Alex: The five-year anniversary of the group was in this old vaudeville theatre that we decorated like a São João festival in Brazil — colourful flags across the ceiling and big silks down the side. It was so hot with the energy and everyone dancing that people were transported to another place. Aline: The ceiling had drops of sweat! I would look to the people on the stage playing, they were so happy and the crowd was giving us energy back! Alex: When we went off the stage into the crowd, the place was ecstatic, I really felt one with the whole experience, not like I was performing. Pure bliss. We were playing, people were dancing; people were dancing, so we were playing. (Independent) - Exclaim Magazine


The Beat Migration, 2007
1. Bombo de La (radio airplay)
2. Sobrado de Mamae (radio airplay)
3. Baque Instrumental
4. Mae Sereia (radio airplay)
5. Cafune
6. Mar Sem Fim (radio airplay)
7. Baque Novo Velha Nacao
8. Cafune (nunca antes) (radio airplay)
9. Oro-mi-ma (radio airplay)
10. Casa Diamante
11. Coco da Lagoa
12. Navio Chegando
13. Evolucao Percussiva
14. Nas Ruas de Toronto
15. Nunca Antes Ta na Rua
16. Tudo Passa Tudo (Makru-catu)

Nunca Antes: Baque de Maracatu, 2005
1. Nunca Antes Tem Raiz
2. Mashdahash
3.Segue Embaixador
4. Moro-mi-ma
5. Santa Barbara
6. Baques de Maracatu



Nunca Antes is an afro-brazilian percussion and performance troupe that plays the roots music of traditional Maracatu and complements it with their own styles and sensibilities. Bandleader Aline Morales is at the forefront of Nunca Antes’ mystical and high-energy show. While their greatest school of influence is Maracatu Estrela Brilhante de Recife, various groups and traditions inspire their approach, the afoxés and côcos of North East Brasil to the 6/8 rhythms of West Africa. This is the world citizen’s sound for a multi-cultural planet of raw energy and acoustic bass-head dub.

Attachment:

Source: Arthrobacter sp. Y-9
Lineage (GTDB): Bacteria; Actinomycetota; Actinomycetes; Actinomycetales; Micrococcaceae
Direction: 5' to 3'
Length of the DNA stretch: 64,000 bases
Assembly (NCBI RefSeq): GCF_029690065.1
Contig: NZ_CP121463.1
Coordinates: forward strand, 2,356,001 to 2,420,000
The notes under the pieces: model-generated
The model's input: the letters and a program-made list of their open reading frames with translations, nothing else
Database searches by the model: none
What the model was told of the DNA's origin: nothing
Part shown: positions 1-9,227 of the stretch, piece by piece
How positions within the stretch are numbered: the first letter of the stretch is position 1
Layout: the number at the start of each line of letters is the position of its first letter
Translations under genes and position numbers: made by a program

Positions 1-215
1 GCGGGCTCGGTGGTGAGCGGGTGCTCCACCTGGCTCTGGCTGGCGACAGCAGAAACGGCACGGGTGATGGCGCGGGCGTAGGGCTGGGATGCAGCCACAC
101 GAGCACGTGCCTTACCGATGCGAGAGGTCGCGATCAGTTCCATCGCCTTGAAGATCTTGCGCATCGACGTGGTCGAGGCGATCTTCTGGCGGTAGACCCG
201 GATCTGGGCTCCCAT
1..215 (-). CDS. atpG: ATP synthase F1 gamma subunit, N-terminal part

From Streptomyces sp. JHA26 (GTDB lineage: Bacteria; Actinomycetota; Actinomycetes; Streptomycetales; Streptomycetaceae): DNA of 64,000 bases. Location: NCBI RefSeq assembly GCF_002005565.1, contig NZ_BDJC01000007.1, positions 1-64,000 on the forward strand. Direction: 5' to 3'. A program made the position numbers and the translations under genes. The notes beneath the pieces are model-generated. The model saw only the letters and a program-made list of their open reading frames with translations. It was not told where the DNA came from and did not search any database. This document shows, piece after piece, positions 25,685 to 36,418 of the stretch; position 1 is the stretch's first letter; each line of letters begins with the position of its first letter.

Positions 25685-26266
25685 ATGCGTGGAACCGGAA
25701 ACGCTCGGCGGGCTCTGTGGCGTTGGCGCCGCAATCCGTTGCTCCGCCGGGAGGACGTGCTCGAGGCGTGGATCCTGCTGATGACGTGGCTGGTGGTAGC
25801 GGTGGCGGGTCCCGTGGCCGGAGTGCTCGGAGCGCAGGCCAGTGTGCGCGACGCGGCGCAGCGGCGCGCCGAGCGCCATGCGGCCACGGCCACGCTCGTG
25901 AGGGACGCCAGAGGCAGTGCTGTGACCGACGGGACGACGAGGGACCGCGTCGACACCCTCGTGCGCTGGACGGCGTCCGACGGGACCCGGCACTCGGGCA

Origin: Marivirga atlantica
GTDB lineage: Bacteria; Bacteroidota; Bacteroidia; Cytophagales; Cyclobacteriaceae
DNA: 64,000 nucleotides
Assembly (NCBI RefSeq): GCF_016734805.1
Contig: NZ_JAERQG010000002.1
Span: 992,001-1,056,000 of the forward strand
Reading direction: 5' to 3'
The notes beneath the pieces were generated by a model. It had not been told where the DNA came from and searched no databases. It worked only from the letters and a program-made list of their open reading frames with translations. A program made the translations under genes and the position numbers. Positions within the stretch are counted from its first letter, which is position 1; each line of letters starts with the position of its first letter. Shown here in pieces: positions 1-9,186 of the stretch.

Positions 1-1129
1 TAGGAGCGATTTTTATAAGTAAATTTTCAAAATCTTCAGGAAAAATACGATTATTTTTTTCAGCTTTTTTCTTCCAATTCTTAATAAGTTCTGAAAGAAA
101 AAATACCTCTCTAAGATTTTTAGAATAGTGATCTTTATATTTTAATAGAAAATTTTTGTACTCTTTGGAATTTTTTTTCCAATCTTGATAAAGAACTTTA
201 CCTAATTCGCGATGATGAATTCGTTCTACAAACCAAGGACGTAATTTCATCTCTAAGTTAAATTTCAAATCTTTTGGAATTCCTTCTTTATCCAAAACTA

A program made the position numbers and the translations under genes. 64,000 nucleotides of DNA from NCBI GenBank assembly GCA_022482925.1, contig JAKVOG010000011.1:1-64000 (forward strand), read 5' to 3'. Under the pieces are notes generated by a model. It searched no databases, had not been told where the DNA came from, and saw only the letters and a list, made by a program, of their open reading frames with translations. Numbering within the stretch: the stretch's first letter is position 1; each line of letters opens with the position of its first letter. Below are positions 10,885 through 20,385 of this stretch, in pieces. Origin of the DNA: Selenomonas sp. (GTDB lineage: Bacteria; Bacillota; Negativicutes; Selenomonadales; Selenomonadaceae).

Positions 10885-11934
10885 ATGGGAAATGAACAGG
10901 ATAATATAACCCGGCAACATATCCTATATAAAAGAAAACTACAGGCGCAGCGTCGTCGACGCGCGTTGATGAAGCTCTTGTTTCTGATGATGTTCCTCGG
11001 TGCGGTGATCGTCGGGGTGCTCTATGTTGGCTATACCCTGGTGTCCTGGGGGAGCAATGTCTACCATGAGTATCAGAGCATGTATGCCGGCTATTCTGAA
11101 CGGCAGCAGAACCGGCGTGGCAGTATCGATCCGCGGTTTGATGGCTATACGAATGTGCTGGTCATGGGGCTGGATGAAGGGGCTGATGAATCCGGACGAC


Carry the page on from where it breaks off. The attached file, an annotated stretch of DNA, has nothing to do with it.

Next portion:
With the release of their first full length CD “the Beat Migration,” Nunca Antes brings a raw freshness and a wealth of musical dynamics to percussive music, while tracing themes of identity at play in our global village. The CD highlights the creative talent of Aline as she presents the perfect combination of sweet melodies and deep rhythms. Born in Belo Horizonte, Brazil, her introduction to afro-brazilian rhythms began in her early teens with capoeira. Aline comes from a family of multi-talented artists, with two of her sisters working with circus and music. After being introduced to Maracatu by Eder Rocha, her musical journey began. In Recife, Aline became the first woman to play caixa in Maracatu Estrela Brilhante at carnival, and in her home city played with cutting edge groups Elefante Groove and Uakti. In 2003 she moved to Toronto and formed Nunca Antes, greatly influencing the musical landscape of the city. She moves beyond the pop stereotypes of Brazilian music using traditional sound to invoke a new musical movement.

Nunca Antes has played at Hillside, Sunfest, Mariposa, Nuits D’Afriques, Pridefest, Harbourfront Center, and the Muhtadi International Drum Festival in Tobago. Community-oriented and artistically focused, Aline Morales and Nunca Antes are a living sound system manifested through song, rhythm, movement and excitement.

More info about Nunca Antes? Please feel free to contact Alex at 647-293-2266,